The Galaxy Fold is finally out in stores in the US, which means brave souls can now dish out $2,000 to own the first widely available smartphone in the world with a foldable screen. We’ve told you time and again not to buy the handset because you’re probably going to destroy it… and because it’s a piece of junk. Specifically, the Galaxy Fold has a terrible design and the fragile display of the handset can break even if you’re super careful. The hinge is also problematic as it might collect dust and debris, which also means that water can get into the phone with relative ease. If you still think you have what it takes to buy the Galaxy Fold as it is right now rather than wait for a next-gen version that’s less of a piece of junk, then you should watch the following durability test video that shows not only how the phone handles impact with concrete, but also what happens after tens of thousands of folds.
SquareTrade always tests the latest and greatest flagship smartphones, including the new iPhone 11 models, of which the 11 Pro was the first handset to ever survive the tumble test. Now, the company has put the Galaxy Fold through two separate durability challenges.
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First, the company folded and unfolded the screen with the help of a robot, looking for any issues that might develop with the display. The company discovered that after about 120,000 folds, which would account for three years of use, the Fold might exhibit problems, including stuck pixels and some hinge deterioration. That’s not a bad performance for the Fold, although one might hope that a $2,000 smartphone would last more than three years. Samsung says the Fold should be good for about 200,000 folds, or about five years of use, which would be a much more appropriate amount of time for such an expensive phone.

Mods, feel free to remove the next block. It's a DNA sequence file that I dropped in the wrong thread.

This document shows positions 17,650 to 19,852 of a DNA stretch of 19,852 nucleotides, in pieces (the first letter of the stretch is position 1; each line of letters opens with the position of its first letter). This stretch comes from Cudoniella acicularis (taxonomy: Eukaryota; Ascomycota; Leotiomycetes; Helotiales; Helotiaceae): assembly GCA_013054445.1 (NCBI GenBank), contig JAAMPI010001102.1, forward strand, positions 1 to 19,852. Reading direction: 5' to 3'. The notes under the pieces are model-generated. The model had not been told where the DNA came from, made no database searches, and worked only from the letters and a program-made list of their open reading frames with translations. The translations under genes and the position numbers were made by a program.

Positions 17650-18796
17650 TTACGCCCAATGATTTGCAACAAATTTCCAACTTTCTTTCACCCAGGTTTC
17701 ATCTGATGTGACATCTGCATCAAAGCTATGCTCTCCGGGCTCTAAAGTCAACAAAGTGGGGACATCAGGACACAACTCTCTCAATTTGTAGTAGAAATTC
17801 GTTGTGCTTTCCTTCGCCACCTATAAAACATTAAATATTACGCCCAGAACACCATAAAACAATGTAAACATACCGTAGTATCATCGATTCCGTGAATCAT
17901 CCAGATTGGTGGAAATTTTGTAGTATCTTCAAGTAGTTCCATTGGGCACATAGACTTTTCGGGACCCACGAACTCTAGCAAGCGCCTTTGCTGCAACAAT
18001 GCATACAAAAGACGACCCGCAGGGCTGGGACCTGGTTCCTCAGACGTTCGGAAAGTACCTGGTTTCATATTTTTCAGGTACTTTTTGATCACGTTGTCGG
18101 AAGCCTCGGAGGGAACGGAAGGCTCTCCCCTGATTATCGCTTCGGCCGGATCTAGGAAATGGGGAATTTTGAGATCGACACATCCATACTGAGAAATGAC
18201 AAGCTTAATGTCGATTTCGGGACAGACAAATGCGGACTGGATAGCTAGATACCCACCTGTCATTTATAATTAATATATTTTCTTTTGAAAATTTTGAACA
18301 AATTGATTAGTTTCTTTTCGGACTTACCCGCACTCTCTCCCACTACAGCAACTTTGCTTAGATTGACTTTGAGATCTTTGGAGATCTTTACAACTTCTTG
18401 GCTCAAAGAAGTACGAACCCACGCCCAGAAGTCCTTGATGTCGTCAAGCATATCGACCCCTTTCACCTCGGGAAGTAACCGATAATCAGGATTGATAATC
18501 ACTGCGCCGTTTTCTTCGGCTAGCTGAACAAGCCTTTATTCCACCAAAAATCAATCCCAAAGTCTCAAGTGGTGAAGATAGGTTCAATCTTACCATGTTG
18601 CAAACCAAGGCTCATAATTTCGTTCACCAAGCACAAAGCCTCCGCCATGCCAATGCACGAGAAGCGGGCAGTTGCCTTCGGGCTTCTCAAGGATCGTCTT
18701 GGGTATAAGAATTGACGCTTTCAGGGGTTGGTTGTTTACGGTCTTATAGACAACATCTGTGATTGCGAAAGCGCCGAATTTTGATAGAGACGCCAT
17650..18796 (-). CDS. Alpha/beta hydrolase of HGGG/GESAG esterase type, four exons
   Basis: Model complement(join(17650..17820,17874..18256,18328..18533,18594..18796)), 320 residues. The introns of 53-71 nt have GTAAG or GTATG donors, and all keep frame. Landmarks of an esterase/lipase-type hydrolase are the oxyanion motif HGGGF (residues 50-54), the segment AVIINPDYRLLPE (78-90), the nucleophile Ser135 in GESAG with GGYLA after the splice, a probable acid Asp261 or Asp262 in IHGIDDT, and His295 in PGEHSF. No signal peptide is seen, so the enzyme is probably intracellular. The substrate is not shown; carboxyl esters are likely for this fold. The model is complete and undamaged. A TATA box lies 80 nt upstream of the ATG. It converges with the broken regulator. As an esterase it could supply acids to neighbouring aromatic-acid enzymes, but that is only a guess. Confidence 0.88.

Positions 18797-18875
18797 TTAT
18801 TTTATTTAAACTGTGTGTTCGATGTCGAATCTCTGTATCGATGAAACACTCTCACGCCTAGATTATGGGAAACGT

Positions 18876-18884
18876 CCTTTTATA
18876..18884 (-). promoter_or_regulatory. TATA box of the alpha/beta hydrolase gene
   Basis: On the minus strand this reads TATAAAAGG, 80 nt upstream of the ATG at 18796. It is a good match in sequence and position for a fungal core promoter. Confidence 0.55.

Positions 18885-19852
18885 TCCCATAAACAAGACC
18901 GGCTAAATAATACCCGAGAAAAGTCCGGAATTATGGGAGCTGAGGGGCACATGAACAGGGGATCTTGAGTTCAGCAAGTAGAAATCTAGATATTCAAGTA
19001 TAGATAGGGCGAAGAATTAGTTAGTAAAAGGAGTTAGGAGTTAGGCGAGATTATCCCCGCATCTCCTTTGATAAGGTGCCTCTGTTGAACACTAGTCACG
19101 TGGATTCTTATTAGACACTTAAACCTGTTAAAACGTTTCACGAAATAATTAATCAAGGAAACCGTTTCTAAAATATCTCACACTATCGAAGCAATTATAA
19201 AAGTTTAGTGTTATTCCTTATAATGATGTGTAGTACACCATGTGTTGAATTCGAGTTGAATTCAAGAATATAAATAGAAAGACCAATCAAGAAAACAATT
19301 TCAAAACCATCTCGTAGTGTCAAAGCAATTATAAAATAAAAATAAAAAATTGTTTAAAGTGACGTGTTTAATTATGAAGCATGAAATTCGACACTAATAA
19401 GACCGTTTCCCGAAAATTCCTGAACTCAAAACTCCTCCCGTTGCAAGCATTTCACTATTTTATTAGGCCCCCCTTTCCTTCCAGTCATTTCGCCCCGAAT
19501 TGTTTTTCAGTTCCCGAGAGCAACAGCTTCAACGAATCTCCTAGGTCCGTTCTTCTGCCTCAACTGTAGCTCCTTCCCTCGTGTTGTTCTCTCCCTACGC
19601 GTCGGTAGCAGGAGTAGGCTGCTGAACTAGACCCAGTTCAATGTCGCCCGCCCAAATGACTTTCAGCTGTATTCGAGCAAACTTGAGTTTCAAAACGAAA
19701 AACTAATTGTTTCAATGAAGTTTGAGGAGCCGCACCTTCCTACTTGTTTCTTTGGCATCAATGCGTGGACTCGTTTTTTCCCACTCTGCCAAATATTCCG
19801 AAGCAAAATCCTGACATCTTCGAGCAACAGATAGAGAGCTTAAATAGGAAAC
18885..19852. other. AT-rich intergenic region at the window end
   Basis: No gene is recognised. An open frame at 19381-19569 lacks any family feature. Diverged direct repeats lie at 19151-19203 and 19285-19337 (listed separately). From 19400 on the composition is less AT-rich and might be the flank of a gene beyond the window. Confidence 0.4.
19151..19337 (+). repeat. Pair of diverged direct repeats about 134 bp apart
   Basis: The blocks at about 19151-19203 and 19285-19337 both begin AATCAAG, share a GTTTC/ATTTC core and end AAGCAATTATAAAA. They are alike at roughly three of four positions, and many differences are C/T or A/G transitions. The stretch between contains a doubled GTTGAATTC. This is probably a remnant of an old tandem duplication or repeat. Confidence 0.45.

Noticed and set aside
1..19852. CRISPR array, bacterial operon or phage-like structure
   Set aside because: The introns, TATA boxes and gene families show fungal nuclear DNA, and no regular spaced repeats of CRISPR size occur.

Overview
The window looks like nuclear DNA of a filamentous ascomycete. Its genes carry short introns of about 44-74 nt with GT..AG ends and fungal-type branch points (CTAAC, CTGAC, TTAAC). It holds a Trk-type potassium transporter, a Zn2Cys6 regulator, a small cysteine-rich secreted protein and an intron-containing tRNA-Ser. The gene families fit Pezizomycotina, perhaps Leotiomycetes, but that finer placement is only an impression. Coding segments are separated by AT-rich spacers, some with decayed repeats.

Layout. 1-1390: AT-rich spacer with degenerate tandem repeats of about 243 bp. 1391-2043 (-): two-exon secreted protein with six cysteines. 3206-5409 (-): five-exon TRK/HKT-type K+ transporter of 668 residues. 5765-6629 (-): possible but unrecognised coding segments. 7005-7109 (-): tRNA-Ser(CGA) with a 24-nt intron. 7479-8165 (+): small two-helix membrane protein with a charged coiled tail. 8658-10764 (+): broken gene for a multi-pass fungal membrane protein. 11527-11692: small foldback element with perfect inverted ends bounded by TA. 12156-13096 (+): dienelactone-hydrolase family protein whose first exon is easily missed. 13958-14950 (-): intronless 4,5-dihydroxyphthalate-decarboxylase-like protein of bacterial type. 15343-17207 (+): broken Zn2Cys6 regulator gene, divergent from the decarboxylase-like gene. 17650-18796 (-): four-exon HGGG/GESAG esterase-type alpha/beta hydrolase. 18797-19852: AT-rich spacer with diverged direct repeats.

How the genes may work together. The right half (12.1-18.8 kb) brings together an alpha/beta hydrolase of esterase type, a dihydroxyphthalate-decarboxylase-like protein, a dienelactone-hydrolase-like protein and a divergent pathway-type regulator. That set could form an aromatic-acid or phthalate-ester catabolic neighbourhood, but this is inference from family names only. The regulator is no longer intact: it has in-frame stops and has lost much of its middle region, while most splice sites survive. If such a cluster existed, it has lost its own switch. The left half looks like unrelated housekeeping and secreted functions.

The second test is a regular drop test against hard concrete from a reasonable height. SquareTrade concluded that no matter how you drop this thing, neither the primary or secondary screens will survive the impact, even when the phone is covered by a protective case. Because the foldable display is made of a special polymer, even drops from lower heights can be problematic. The outer screen layer scratches easily and can be pierced by sharp objects, as a different durability test showed.
Samsung will replace the screen for free, as long as the limited warranty covers the repair. If you drop the phone, however, it’s unlikely that the warranty will apply. You also get one $149 screen replacement, after which you’ll have to pay $599 for each incident.
SquareTrade’s full video follows below.
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